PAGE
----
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Drastic Increase In Costs Seen

That figure will rise by 80 percent in Ohio, study predicts

March 27, 2013
By RICARDO ALONSO-ZALDIVAR - Associated Press Writer , The Intelligencer / Wheeling News-Register

WASHINGTON - Insurance companies will have to pay out an average of 32 percent more for medical claims on individual health policies under President Barack Obama's overhaul, the nation's leading group of financial risk analysts has estimated.

That's likely to increase premiums for at least some Americans buying individual plans.

The report by the Society of Actuaries could turn into a big headache for the Obama administration at a time when much of the country remain skeptical about the highly controversial Affordable Care Act.

Article Photos

AP Photo
Laura Lopez checks the blood pressure of Santos Aguilar at the Street Level Health Project in Oakland, Calif.

While some states will see medical claims costs per person decline, the report concluded the overwhelming majority will see double-digit increases in their individual health insurance markets, where people purchase coverage directly from insurers.

The disparities are striking. By 2017, the estimated increase would be 62 percent for California, about 80 percent for Ohio, more than 20 percent for Florida and 67 percent for Maryland. Much of the reason for the higher claims costs is that sicker people are expected to join the pool, the report said.

The report did not make similar estimates for employer plans, the mainstay for workers and their families. That's because the primary impact of Obama's law is on people who don't have coverage through jobs.

The administration questions the design of the study, saying it focused only on one piece of the puzzle and ignored cost relief strategies in the law such as tax credits to help people afford premiums and special payments to insurers who attract an outsize share of the sick. The study also doesn't take into account the potential price-cutting effect of competition in new state insurance markets that will go live Oct. 1, administration officials said.

At a White House briefing on Tuesday, Health and Human Services Secretary Kathleen Sebelius said some of what passes for health insurance today is so skimpy it can't be compared to the comprehensive coverage available under the law. "Some of these folks have very high catastrophic plans that don't pay for anything unless you get hit by a bus," she said. "They're really mortgage protection, not health insurance."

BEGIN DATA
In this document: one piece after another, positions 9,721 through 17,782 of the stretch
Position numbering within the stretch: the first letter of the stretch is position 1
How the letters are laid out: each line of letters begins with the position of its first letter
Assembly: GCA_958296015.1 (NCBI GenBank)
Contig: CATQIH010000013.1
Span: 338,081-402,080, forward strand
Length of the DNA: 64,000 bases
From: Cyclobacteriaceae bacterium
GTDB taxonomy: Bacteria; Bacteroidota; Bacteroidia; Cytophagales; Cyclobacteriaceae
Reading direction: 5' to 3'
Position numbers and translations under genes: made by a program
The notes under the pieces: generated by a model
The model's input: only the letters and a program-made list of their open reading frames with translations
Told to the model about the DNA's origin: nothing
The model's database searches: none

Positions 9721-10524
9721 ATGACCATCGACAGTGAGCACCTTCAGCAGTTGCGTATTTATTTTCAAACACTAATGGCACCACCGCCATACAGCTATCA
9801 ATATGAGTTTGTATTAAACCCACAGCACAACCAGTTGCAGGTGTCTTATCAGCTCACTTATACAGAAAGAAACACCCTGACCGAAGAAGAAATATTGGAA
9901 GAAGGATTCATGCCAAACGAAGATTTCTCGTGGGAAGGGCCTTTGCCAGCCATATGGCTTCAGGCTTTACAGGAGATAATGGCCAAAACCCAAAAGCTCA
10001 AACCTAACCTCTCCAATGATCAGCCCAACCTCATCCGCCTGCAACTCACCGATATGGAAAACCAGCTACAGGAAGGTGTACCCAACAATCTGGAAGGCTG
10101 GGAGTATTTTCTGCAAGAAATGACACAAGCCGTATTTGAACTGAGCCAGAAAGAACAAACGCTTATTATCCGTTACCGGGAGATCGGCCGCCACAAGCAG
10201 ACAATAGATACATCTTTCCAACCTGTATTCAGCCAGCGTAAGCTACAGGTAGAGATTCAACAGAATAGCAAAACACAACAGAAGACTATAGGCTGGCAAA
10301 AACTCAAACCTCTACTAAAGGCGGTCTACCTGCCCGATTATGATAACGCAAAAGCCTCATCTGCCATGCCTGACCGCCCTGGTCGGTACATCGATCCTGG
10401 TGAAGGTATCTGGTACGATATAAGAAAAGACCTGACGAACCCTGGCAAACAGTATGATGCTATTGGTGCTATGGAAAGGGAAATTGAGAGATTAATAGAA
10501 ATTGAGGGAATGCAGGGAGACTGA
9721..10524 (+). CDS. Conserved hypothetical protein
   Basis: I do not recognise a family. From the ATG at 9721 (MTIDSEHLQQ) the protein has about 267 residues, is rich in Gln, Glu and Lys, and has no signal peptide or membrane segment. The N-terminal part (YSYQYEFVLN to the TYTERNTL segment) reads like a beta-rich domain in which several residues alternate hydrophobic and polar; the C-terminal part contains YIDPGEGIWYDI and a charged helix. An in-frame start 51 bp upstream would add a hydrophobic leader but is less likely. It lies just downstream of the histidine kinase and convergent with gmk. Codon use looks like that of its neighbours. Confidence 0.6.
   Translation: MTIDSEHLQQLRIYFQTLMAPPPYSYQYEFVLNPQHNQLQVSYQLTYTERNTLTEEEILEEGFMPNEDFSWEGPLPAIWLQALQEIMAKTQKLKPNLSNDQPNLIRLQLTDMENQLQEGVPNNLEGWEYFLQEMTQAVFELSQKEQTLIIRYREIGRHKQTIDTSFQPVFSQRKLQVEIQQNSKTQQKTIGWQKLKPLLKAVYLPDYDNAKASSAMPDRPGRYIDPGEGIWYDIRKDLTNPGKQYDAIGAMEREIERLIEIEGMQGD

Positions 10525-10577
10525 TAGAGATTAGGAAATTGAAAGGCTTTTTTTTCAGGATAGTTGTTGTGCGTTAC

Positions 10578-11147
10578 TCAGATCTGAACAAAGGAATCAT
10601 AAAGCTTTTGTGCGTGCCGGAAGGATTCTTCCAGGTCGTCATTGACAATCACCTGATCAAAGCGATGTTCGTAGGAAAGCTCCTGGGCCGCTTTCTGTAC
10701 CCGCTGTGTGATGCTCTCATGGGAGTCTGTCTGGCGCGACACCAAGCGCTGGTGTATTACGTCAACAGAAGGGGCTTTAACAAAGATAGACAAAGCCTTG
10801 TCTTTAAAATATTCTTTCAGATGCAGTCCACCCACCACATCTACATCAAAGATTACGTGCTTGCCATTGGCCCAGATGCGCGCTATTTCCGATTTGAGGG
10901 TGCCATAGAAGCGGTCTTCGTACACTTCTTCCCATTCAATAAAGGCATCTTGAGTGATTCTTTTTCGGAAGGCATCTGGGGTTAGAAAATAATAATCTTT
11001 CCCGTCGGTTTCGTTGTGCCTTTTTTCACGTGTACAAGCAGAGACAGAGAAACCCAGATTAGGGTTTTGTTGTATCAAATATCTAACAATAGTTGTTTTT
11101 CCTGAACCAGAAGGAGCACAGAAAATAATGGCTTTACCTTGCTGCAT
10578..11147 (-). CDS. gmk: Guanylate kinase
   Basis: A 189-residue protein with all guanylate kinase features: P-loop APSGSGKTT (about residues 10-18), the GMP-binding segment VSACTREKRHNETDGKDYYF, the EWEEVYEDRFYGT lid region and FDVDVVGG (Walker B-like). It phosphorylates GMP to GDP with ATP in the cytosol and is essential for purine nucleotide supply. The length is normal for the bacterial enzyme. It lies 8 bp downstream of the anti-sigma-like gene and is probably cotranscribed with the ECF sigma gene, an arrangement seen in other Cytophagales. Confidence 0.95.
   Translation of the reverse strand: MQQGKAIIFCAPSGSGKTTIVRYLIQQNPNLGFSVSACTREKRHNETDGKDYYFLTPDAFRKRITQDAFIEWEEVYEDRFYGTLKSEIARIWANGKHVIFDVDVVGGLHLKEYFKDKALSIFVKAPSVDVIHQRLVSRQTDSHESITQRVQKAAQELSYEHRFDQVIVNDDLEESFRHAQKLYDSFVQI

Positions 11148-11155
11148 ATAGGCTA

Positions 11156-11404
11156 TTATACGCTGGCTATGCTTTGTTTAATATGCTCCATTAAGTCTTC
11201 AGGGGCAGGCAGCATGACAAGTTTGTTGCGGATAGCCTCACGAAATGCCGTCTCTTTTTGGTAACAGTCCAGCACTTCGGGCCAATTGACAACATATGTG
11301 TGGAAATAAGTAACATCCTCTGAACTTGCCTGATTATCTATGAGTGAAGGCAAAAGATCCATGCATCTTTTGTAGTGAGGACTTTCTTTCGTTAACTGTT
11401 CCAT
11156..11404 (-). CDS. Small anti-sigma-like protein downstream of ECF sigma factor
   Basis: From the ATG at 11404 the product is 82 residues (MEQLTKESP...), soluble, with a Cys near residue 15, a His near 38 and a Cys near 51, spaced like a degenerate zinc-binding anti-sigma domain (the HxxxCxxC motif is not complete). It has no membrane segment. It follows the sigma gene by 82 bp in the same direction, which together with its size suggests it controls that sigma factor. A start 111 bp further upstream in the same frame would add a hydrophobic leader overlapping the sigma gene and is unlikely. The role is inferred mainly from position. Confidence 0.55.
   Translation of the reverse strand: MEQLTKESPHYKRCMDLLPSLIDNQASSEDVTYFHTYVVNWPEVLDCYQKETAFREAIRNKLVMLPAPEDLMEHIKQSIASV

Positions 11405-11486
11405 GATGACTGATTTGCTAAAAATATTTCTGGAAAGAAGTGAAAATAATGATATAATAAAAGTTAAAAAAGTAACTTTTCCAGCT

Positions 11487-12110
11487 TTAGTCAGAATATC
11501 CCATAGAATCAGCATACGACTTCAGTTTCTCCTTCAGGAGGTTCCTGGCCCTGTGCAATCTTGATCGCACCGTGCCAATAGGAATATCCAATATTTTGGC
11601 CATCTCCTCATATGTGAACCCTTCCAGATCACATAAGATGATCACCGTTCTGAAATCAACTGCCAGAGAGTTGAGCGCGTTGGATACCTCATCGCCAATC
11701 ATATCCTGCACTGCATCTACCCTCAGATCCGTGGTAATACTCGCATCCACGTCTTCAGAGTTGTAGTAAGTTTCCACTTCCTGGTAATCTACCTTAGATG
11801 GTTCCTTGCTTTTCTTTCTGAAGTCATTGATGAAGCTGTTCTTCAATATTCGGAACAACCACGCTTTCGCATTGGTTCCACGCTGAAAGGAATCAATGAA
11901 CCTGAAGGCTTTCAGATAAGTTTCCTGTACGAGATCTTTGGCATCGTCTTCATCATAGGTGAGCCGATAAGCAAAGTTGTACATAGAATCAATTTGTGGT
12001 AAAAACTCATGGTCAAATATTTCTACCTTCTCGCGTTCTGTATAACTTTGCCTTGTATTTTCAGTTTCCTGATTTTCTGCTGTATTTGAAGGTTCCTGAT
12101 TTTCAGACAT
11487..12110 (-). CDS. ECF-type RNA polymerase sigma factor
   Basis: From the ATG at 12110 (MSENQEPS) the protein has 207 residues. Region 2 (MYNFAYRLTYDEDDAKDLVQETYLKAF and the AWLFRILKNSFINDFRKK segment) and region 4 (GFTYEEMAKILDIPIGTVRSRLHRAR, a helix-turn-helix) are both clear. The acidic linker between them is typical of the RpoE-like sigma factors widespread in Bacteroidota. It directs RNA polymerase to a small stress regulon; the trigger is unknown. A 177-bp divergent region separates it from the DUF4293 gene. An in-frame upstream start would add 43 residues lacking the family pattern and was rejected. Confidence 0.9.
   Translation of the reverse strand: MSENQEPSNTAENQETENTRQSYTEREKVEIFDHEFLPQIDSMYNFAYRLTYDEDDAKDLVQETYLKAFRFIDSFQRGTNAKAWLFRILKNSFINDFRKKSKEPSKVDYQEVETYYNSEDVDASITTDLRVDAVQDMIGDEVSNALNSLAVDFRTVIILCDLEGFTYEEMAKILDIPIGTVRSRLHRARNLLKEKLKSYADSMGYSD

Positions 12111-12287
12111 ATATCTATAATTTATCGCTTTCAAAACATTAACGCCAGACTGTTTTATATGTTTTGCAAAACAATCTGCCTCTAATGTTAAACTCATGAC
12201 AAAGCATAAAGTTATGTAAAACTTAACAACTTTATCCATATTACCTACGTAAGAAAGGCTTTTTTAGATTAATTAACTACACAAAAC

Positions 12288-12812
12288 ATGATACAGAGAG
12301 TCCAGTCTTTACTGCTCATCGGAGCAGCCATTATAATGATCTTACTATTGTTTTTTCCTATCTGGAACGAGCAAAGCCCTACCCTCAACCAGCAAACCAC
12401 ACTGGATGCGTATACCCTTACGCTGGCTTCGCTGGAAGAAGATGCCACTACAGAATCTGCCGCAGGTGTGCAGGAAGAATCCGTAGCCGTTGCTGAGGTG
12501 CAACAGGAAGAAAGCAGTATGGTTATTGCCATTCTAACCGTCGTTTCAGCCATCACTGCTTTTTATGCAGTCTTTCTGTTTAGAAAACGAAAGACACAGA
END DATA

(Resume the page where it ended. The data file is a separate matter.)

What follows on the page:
A prominent national expert, recently retired Medicare chief actuary Rick Foster, said the report does "a credible job" of estimating potential enrollment and costs under the law, "without trying to tilt the answers in any particular direction."

"Having said that," Foster added, "actuaries tend to be financially conservative, so the various assumptions might be more inclined to consider what might go wrong than to anticipate that everything will work beautifully." Actuaries use statistics to make long-range cost projections for insurance and pension programs for businesses and government.

Kristi Bohn, an actuary who worked on the study, acknowledged it did not attempt to estimate the effect of subsidies, insurer competition and other factors that could mitigate cost increases. She said the goal was to look at the underlying cost of medical care.

"Claims cost is the most important driver of health care premiums," she said.

Uncertainty over costs has been a major issue since the law passed three years ago, and remains so just months before a big push to cover the uninsured gets rolling Oct. 1. Middle-class households will be able to purchase subsidized private insurance in new marketplaces, while low-income people will be steered to Medicaid and other safety net programs. States are free to accept or reject a Medicaid expansion also offered under the law.

Obama has promised that the new law will bring costs down. That seems a stretch now. While the nation has been enjoying a lull in health care inflation the past few years, even some former administration advisers say a new round of cost-curbing legislation will be needed.

 
 

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